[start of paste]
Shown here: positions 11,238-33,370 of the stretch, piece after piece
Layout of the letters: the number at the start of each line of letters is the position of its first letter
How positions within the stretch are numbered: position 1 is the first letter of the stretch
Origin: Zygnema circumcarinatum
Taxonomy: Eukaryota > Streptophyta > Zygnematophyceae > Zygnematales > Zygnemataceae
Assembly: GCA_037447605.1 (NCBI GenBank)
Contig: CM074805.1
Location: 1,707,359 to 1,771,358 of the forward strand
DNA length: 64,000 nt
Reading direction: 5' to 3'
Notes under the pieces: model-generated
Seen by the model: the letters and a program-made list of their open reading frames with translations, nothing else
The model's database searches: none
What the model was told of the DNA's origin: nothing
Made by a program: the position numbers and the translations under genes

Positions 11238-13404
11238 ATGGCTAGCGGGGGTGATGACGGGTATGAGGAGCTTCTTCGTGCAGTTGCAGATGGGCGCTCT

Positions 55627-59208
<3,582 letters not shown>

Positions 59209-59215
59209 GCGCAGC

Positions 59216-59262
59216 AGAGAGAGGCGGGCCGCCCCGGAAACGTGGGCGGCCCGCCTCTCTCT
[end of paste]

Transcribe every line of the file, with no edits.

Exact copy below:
Shown here: positions 11,238-33,370 of the stretch, piece after piece
Layout of the letters: the number at the start of each line of letters is the position of its first letter
How positions within the stretch are numbered: position 1 is the first letter of the stretch
Origin: Zygnema circumcarinatum
Taxonomy: Eukaryota > Streptophyta > Zygnematophyceae > Zygnematales > Zygnemataceae
Assembly: GCA_037447605.1 (NCBI GenBank)
Contig: CM074805.1
Location: 1,707,359 to 1,771,358 of the forward strand
DNA length: 64,000 nt
Reading direction: 5' to 3'
Notes under the pieces: model-generated
Seen by the model: the letters and a program-made list of their open reading frames with translations, nothing else
The model's database searches: none
What the model was told of the DNA's origin: nothing
Made by a program: the position numbers and the translations under genes

Positions 11238-13404
11238 ATGGCTAGCGGGGGTGATGACGGGTATGAGGAGCTTCTTCGTGCAGTTGCAGATGGGCGCTCT

Positions 55627-59208
<3,582 letters not shown>

Positions 59209-59215
59209 GCGCAGC

Positions 59216-59262
59216 AGAGAGAGGCGGGCCGCCCCGGAAACGTGGGCGGCCCGCCTCTCTCT